The grid geometry manager is useful for arranging widgets in grids or tables. A grid has a number of rows and columns and a widget can occupy one of more adjacent rows and columns.

A simple example of arranging three buttons; see also library('tcltk/examples/ex14.tcl'):

     button .b1 -text b1
     button .b2 -text b2
     button .b3 -text b3
     grid .b1 -row 0 -column 0
     grid .b2 -row 1 -column 0
     grid .b3 -row 0 -column 1 -rowspan 2

this will display button .b1 above button .b2. Button .b3 will be displayed in the next column and it will take up two rows.

Using the grid Geometry Manager

However, .b3 will be displayed in the center of the space allocated to it. It is possible to get it to expand to fill the two rows it has using the -sticky option. The -sticky option says to which edges of its cells a widget “sticks” to, i.e. expands to reach. (This is like the fill and expand options in the pack manager.) So to get .b3 to expand to fill its space we could use the following:

     grid .b3 -sticky ns

which says stick in the north and south directions (top and bottom). This results in .b3 taking up two rows and filling them.

grid Geometry Manager, Cells With Sticky Edges

There are plenty of other options to the grid geometry manager. For example, it is possible to give some rows/columns more “weight” than others, which gives them more space in the master. For example, if in the above example you wanted to allocate 1/3 of the width of the master to column 0 and 2/3 of the width to column 1, then the following commands would achieve that:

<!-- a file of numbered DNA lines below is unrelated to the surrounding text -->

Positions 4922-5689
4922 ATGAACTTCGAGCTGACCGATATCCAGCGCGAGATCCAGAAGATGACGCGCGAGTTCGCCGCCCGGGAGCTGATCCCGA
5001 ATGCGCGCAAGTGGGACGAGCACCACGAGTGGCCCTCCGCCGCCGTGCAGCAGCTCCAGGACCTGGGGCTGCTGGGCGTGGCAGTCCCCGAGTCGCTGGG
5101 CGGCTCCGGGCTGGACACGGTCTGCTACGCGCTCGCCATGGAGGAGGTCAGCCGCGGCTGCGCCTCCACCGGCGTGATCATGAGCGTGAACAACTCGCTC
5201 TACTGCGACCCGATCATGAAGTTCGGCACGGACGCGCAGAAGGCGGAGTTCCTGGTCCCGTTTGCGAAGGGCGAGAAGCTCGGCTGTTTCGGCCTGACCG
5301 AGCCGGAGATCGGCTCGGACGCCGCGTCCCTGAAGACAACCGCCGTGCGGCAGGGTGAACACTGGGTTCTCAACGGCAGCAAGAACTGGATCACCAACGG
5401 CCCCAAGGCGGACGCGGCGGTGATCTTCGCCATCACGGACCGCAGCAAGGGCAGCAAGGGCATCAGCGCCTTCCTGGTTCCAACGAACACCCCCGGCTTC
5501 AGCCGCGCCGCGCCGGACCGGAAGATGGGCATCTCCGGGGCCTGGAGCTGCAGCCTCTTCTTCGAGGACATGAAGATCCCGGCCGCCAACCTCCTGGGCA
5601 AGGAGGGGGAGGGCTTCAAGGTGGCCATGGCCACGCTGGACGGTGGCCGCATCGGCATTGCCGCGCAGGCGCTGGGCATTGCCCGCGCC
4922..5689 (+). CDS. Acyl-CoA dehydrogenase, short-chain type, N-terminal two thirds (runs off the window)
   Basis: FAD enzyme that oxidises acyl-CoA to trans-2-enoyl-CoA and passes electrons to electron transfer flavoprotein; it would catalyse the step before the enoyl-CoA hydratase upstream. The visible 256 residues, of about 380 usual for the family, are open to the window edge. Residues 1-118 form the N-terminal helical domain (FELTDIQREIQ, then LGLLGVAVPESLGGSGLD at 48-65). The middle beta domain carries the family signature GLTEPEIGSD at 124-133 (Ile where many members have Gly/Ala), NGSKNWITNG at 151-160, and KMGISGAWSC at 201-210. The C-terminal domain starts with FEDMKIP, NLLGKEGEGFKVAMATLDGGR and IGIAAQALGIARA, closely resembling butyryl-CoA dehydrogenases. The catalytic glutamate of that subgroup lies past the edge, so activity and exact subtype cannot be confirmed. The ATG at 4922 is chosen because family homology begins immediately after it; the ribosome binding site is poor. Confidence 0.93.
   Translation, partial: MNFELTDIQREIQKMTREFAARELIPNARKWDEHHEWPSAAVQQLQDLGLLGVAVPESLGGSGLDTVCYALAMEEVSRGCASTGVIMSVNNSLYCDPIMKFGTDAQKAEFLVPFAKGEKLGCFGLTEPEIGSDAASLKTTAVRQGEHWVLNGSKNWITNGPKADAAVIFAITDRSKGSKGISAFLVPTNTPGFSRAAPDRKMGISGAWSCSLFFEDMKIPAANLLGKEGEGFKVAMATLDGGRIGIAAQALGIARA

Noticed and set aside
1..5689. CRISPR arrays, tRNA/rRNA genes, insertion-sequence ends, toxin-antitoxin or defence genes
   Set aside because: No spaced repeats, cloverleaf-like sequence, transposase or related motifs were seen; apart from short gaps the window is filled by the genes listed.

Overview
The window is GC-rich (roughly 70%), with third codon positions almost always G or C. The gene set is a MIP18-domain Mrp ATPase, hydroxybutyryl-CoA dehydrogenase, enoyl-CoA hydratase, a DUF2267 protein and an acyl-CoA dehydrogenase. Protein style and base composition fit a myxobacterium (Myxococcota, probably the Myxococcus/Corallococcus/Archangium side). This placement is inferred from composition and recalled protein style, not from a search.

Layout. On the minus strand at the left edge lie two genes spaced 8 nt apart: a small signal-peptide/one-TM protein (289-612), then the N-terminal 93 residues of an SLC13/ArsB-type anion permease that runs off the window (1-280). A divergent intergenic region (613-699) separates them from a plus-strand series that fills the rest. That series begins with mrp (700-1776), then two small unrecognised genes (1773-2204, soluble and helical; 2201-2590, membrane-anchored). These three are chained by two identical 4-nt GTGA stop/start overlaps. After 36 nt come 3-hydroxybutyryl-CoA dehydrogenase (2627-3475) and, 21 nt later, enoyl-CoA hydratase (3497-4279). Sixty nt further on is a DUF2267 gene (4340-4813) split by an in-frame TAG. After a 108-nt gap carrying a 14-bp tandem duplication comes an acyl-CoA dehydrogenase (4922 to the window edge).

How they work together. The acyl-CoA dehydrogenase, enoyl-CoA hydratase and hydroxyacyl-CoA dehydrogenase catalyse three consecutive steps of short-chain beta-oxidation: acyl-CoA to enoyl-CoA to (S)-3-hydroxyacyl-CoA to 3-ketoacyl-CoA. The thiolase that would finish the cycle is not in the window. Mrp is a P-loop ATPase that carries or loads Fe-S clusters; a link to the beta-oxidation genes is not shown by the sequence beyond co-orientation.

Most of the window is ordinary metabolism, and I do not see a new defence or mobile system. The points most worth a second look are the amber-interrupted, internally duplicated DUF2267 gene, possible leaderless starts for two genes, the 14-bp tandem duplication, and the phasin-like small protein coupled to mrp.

grid columnconfigure . 0 -weight 1
     grid columnconfigure . 1 -weight 2

which says that the weight of column 0 for master . (the root window) is 1 and the weight of column 1 is 2. Since column 1 has more weight than column 0 it gets proportionately more space in the master.

It may not be apparent that this works until you resize the window. You can see even more easily how much space is allocated to each button by making expanding them to fill their space through the sticky option. The whole example looks like this; see also library('tcltk/examples/ex16.tcl'):

     button .b1 -text b1
     button .b2 -text b2
     button .b3 -text b3
     grid .b1 -row 0 -column 0 -sticky nsew
     grid .b2 -row 1 -column 0 -sticky nsew
     grid .b3 -row 0 -column 1 -rowspan 2 -sticky nsew
     grid columnconfigure . 0 -weight 1
     grid columnconfigure . 1 -weight 2

Now resize the window to various sizes and we will see that button .b3 has twice the width of buttons .b1 and .b2.

Changing Row/Column Ratios

The same kind of thing can be specified for each row too via the grid rowconfigure command.

For other options and a full explanation of the grid manager see the manual.